Unless proven wrong, they made the right decision.

Recently I found myself sitting around a table involved in a "hardy and dramatic discussion" about a business decision that had to be made; in the end, this particular decision did not go the way I had hoped. 

Experience has shown me that the decision making process is usually a mixture of "hardy and dramatic discussion", facts and figures, risk tolerance, gut feel and a smidgen of "hope" - And must lead to making an "actual decision"! 

It is always tough being on the wrong end of a decision; at the very least, it can challenge your conviction or belief systems and at the very most, your livelihood. As I reflect back on the dynamics around the table, I thought I would share some thoughts:

  • Although decisions are made based on facts and figures (data if you will), the ability to communicate the information is key. It is with effective communication that a clear understanding is articulated, pros and cons weighed, and the risk of making the wrong decision is minimized. The phrase "being on the same page" comes to mind.
  • The decision making process is different for everyone; how they process information, the speed in which they make a decision, their risk tolerance, or the circumstances for needing to make a decision. It is important to understand the circumstances requiring a decision, as well as how the people involved make their decisions - This way you can work within their "decision making comfort zone". My experience is when a person is outside their comfort zone they will either delay the decision or default to a "no".
  • Once a decision is made you need to respect it, even when you disagree.
  • You need to support the decision to the best of your ability once it's made. If you fundamentally cannot support the decision, you need to be clear on your position... there may be consequences, but you will be respected for it.
  • Decisions need to be made to drive action; even a wrong decision is preferable to a non-decision or an endless decision making process. You can always "course correct" a wrong decision, but not much can be done with a non-decision. 

As I look back at the decision made around the table, which as I say did not go the way I had hoped, I do respect that it was made; I have also taken on an interesting perspective - "Unless proven wrong, they made the right decision".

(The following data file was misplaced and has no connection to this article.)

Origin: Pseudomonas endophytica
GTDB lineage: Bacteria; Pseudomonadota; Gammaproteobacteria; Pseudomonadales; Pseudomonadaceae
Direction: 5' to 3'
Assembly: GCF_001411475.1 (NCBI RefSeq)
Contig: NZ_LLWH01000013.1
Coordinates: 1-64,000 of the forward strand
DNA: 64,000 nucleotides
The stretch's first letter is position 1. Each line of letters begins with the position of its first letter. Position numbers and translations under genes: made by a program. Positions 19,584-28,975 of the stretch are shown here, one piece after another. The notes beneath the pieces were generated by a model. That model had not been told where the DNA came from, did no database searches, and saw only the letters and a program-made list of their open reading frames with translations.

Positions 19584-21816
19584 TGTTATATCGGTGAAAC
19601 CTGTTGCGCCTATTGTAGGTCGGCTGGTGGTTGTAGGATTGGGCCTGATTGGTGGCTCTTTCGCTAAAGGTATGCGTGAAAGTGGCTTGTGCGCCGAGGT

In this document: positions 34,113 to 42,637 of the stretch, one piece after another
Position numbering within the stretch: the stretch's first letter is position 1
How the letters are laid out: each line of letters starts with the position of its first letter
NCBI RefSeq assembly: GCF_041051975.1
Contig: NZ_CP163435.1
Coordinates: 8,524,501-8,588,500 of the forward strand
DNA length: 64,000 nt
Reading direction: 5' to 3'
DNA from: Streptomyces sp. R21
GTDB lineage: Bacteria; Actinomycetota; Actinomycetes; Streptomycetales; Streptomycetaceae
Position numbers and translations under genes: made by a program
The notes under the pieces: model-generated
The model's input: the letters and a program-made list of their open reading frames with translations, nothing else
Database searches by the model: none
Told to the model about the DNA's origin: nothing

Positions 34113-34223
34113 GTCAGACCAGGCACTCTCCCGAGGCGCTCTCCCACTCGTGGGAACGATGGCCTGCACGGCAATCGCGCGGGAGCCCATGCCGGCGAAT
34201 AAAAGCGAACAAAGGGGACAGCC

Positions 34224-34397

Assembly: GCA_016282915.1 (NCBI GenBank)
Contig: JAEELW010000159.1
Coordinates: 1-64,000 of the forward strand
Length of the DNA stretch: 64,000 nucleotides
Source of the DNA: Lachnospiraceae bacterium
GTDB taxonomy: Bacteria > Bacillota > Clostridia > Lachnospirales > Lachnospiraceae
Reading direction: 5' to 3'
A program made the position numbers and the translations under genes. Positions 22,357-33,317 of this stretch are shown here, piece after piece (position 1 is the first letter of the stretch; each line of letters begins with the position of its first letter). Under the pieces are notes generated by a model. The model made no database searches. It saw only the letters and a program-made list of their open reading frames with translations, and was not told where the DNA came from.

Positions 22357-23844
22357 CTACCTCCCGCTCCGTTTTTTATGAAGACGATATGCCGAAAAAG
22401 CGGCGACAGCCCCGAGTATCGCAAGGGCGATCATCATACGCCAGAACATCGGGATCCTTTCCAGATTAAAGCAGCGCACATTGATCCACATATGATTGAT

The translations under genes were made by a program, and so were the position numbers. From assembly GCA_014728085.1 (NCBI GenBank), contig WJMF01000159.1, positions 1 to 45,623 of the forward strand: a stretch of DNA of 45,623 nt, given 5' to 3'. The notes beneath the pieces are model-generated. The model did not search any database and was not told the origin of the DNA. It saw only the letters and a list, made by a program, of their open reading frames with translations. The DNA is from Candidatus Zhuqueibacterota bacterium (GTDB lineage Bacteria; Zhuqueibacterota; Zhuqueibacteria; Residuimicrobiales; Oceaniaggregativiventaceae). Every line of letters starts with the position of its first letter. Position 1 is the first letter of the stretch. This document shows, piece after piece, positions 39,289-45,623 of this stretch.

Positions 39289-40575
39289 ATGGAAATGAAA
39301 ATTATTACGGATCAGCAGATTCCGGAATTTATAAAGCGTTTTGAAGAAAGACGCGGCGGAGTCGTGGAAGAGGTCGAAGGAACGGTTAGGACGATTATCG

So there you have it, I have made the decision to prove them wrong.

gpe

Execution - Erase "MAYBE" from your lexicon...

The following is the original and the rewrite can be found by clicking here.

If you know anyone who has come out of the General Electric "machine", you will have undoubtedly heard of, and/or experienced a "Workout". The original workouts came into being as Jack Welsh, the CEO, was working to right General Electric; they went something like this*. A team (without the leader) would meet to review all the issues that needed to be answered to progress various projects, mandates or agendas forward. The leader would then join them and systematically answer their questions with "YES do it", or "NO don't do it", or "I will get back to you with a YES or NO answer in a week". This implemented action.

There is a "truism" regarding effective execution - All action is derived from either the word "YES" or the word "NO" -  any other word will lead to a vast array of inaction. As a quick illustration**, lets look at the manual outlining what to do if you see a strange "flying saucer like thing" in the air. I'm sure it doesn't read like this:

  • "YES" push the red emergency button. (action)
  • "NO" don't push the red emergency button. (action)
  • "MAYBE" push the red emergency button. (what exactly do you do with this?) 

If you look at any process map or decision tree, there is never the option to choose "MAYBE"... it is very hard to know what action to dive next when you hear the word "MAYBE" (or any derivation of it). About now, someone may be saying, "Wait a second, sometimes you have to say "maybe" because of a lack of information, poor timing, lack of resources, etc". These reasons, really justifying saying "NO", with a perspective as to what action is needed next to stop what is being done, or to garner a YES decision. "YES" and "NO" drive the process forward... "MAYBE" keeps everything in a holding pattern - Spinning and spinning.

"YES" and "NO" are also great data points to measure execution effectiveness. The more you find "NO" being used as part of the decision making process, the greater chance you may have skill set issues, resource issues, time management issues, misalignment with goals, risk tolerance issues or a culture that struggles to drive action - If you hear "MAYBE", you can guarantee you have one or all of these.

There is also an ambivalence that comes with the word "MAYBE"... it will insidiously compromise decisiveness, which is so important in good leadership and will also feed the emotion of regret; the words "woulda, shoulda, coulda" will stick to you.

So throw the word "MAYBE" away! It will serve you well. Things will get done.

gpe

* I have not experienced the original "Workout" but have been involved in many of its "workout cousins" ... sometimes affectionately called a "deep dive".  I've also simplified this and taken a little artistic licence to stress the point. 

** This flying saucer sighting example struck me funny. Apologies if you didn't think so.